THE cruise industry is working with the Australian Border Force (ABF) and the aviation industry to modernise and invest in the country’s border, as revealed in a submission to the Department of Transport’s Aviation Green Paper.
The joint vision, signed by Cruise Lines International Association Managing Director Joel Katz, details a number of “future travel concepts” trials taking place, including a new digital approach to capturing incoming passenger card information.
Cruise lines and airlines would support the completion of these requirements in their passenger mobile applications, in what is the latest attempt to move to a digital model for data collection.
Australia scrapped its novel digital passenger declaration for international arrivals in July 2022, following questions over the application’s usability, while an earlier attempt to replace the paper card in 2017 also failed.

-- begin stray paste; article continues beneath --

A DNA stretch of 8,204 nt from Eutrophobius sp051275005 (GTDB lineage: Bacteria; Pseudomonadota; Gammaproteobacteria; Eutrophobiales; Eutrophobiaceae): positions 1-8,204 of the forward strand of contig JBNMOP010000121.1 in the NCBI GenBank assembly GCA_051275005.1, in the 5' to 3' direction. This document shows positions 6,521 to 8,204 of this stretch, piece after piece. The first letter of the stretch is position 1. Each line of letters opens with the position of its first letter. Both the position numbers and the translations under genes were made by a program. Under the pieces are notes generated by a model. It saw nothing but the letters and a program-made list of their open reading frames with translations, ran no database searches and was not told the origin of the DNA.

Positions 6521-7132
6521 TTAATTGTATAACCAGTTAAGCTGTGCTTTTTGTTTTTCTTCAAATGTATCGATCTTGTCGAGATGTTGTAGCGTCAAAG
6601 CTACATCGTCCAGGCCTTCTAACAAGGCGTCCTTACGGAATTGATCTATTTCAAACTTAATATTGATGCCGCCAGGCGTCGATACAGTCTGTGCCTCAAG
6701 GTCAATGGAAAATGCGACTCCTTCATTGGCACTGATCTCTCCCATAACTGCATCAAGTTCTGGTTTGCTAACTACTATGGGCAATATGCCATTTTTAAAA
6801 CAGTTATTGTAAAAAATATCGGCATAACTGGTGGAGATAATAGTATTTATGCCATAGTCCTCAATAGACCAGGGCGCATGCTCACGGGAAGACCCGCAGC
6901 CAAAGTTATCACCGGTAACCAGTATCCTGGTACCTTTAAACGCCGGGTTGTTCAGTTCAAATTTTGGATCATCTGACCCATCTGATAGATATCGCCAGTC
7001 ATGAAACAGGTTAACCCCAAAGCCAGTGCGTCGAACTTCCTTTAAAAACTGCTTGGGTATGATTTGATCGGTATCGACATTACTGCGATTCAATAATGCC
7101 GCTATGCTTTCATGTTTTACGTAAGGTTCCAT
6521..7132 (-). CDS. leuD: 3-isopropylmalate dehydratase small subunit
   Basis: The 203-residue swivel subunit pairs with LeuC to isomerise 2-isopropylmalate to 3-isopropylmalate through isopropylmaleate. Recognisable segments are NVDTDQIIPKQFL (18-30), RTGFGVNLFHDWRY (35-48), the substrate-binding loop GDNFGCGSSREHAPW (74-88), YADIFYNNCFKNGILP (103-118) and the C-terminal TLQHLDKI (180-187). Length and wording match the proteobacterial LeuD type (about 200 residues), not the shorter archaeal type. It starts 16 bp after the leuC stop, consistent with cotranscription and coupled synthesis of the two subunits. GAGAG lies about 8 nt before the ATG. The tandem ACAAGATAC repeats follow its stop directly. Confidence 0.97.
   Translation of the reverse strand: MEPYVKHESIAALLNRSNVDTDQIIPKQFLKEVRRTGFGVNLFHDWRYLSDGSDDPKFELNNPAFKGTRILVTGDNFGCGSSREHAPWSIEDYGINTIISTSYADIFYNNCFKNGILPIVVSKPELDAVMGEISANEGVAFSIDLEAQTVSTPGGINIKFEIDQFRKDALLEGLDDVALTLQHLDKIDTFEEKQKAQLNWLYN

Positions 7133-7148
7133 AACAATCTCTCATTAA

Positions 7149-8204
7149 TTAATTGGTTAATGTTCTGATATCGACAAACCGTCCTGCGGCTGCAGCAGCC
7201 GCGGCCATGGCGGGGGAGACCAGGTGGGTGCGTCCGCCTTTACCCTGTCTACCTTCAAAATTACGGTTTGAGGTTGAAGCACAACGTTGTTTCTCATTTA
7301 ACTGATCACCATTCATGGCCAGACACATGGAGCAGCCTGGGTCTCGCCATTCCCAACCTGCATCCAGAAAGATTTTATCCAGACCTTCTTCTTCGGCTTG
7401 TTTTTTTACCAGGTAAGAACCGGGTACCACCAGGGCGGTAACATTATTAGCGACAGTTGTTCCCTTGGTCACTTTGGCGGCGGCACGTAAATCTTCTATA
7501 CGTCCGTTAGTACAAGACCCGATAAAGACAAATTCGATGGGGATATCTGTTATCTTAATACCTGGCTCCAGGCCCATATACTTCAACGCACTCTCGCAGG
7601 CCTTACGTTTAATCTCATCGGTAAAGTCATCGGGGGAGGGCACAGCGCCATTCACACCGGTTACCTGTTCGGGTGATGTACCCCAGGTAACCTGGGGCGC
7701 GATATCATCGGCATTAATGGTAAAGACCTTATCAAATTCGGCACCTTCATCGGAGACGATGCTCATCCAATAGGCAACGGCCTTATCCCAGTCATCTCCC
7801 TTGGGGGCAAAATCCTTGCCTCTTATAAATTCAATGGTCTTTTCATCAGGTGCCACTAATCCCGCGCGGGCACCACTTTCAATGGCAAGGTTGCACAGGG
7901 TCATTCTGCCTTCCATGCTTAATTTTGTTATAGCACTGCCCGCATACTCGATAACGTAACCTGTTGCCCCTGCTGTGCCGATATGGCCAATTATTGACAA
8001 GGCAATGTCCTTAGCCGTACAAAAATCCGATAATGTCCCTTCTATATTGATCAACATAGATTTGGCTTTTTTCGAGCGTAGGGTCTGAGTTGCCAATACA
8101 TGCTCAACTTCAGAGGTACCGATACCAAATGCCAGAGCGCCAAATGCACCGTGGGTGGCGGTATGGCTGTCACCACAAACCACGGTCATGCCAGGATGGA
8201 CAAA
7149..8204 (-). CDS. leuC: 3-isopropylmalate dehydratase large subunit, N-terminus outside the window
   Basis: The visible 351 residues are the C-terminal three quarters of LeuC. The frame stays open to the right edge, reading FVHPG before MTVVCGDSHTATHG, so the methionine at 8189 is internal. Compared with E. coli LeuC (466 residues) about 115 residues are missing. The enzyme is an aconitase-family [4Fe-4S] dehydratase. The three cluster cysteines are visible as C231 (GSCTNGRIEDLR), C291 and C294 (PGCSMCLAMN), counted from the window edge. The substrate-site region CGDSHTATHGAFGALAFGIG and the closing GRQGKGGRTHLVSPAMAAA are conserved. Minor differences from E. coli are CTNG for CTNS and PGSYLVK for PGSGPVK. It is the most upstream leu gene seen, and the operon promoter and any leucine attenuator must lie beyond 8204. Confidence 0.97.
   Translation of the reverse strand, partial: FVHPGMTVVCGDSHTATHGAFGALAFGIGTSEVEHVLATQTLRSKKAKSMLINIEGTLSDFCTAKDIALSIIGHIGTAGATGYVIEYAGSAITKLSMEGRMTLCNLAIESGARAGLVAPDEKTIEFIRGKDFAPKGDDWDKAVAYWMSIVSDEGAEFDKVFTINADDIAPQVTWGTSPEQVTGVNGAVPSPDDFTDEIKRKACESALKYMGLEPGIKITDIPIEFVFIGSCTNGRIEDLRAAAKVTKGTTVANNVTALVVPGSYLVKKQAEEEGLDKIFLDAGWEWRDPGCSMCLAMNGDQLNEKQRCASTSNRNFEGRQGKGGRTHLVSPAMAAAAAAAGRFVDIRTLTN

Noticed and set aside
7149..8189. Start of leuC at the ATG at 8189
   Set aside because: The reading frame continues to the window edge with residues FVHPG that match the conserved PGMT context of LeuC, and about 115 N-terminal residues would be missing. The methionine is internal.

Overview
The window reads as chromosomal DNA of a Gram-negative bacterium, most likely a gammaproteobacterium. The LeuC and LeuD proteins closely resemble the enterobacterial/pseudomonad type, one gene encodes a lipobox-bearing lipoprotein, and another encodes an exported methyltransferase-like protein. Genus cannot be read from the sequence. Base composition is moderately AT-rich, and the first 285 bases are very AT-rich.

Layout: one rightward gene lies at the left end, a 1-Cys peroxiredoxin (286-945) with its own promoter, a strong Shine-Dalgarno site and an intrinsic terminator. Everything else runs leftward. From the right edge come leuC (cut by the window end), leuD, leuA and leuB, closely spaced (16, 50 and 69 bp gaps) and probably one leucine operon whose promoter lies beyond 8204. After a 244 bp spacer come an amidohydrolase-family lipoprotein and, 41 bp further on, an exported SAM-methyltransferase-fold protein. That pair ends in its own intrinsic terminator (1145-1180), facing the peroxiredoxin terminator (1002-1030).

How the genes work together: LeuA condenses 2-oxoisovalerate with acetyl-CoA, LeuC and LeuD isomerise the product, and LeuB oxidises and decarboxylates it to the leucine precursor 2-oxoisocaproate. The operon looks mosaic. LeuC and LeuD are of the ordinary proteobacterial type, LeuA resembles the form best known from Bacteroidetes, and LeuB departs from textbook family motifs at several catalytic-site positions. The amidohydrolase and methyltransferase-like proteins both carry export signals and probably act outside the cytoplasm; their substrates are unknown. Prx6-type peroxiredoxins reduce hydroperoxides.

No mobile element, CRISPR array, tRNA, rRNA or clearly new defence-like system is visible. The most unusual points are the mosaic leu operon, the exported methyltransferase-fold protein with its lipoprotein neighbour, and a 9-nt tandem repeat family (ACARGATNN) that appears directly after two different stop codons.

Other co-signees to the submission include ABF Commissioner Michael Outram, Qantas Airways International Chief Executive Officer Cam Wallace, Virgin Australia Chief Executive Officer Jayne Hrdlicka, Brisbane Airport Chief Executive Officer Gert-Jan de Graaf, and outgoing Sydney Airport Chief Executive Officer Geoff Culbert.
Other aims cited by the submission include a need to invest in technology, digitisation, & innovation to meet demands & expectations from travellers, and to prepare for the changing threat environment.
The ABF is also partnering with industry to test the business process of next generation SmartGates, the submission notes, which will employ contactless processing, allowing passengers to clear the border without needing to present their physical passport.
The technology will improve processing times at the border and enable greater throughput of passengers.
Other key factors driving the need for modernisation include the continued increase of traveller numbers and compounding pressure on the ABF workfroce.